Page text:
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Implementing funding modalities for free access: The case for a "purchasing fund system" to cover medical care

Listed author(s):
  • Vinard Philippe


    (ALTER Santé Internationale - ALTER Santé Internationale)

  • Diop Karim


    (DLSI - Division de Lutte contre le Sida et les IST - Ministère de la Santé et de la Prévention)

  • Bernard Taverne


    (VIH/SIDA et maladies associées - Institut de recherche pour le développement [IRD] - UM1 - Université Montpellier 1, CReCSS - Centre de Recherche Cultures, Santé, Sociétés (JE 2424) - Université Paul Cézanne - Aix-Marseille 3 - JE2424)

Registered author(s):

    The principle of free access to ARVs was recognized in Senegal in 2003. Debate now focuses on its expansion to cover all therapeutic care (consultations, exams, treatment for opportunistic infections). Expenditures incurred by this complementary packet often impede access to care. The main difficulty does not really arise from the need for funding but rather from how this treatment is managed and its impact on the current financing systems. In fact, four types of possible funding exist: (1) provision in kind of products necessary for the consumption of free services; (2) providing equipment that allows other revenues in compensation for losses created by free access; (3) increased public budgetary grants; (4) reimbursement for services by a third party. In this last solution, the third party may be the State or an ad hoc organism (NGO, insurance, designated fund). The study compares these different modalities across specific conditions in Senegal and describes their possible impact on the present and future health system. In effect, this analysis fits into a much broader debate since the principle of free access has already expanded to other domains, particularly childbirth (2003) and care for the elderly (2006). The study shows that the multiplication of parallel supplies, the coexistence of various “free” stocks and insufficient accounting of services might create serious disturbances in current management and financing systems. On the other hand, invoice reimbursements set up in some districts by various partners preserve financial autonomy and strengthen the managerial capacities of health structures. Nevertheless, with the increased number of people who are treated and the expansion of free access to other services, there is a risk of letting the number of individual mechanisms multiply when common services would be more effective. Given the financial limitations of community financing schemes and the difficulties to develop insurance systems in a very informal economy, it is now necessary to envisage the implementation of “purchasing funds,” for which the study proposes basic guidelines. Based on the logic of insurance, they rely on purchasing a predetermined service package (contractualization and accreditation), using the sectoral approach (by “pooling” public, private and international resources), funding based on results (a payment for services rendered) and management that is independent of public budgetary blockages (with the participation of civil society). Complete medical treatment for PLWHA may be the best way to progressively start this process because the service package is clearly predetermined, its cost has been assessed and the number of beneficiaries, in a country like Senegal, is still low. Moreover, if proper management of this fund can be ensured, institutional sustainability will ensure its financial sustainability. Therefore the fight against HIV/AIDS could contribute to reflection on health system reform.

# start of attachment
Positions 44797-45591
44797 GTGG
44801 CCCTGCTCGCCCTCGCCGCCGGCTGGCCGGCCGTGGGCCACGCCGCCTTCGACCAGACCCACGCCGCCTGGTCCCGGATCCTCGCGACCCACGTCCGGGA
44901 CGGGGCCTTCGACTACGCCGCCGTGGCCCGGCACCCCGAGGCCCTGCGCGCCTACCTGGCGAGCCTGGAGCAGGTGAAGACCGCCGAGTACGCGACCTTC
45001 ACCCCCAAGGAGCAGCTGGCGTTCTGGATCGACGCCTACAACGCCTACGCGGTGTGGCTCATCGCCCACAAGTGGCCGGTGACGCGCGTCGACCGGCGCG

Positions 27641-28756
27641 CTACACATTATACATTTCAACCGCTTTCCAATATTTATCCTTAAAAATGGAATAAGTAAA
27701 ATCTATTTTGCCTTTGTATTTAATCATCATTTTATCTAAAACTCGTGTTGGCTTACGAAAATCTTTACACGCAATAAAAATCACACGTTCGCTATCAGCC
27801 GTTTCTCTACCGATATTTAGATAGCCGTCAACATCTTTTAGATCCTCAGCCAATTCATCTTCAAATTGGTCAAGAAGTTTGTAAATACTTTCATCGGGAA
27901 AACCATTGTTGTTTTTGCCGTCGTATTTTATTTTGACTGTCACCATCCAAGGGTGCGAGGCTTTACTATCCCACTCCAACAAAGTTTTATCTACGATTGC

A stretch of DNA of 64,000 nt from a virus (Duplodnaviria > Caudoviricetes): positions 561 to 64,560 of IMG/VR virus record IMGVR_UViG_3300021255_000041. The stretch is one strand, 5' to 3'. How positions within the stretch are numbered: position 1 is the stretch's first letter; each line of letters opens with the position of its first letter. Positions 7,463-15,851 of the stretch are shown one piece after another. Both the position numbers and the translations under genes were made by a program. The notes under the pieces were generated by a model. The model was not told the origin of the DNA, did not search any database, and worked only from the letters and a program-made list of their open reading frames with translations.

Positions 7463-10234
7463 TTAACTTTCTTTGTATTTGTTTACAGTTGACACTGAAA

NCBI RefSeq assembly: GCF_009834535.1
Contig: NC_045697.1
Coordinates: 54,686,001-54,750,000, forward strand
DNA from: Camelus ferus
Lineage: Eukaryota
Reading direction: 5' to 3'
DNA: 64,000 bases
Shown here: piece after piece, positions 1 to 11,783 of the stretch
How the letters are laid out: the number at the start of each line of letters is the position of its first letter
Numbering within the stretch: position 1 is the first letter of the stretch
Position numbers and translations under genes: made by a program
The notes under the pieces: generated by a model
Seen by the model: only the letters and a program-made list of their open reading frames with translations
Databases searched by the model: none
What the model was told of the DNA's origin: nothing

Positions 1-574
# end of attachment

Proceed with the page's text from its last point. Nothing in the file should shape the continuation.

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    Paper provided by HAL in its series Post-Print with number ird-00403657.

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    Date of creation: 2008
    Publication status: Published in Coriat, B. The Political Economy of HIV/AIDS in Developing Countries. TRIPS, Public Health Systems and Free Access, Edward Elgar, pp.291-311, 2008
    Handle: RePEc:hal:journl:ird-00403657
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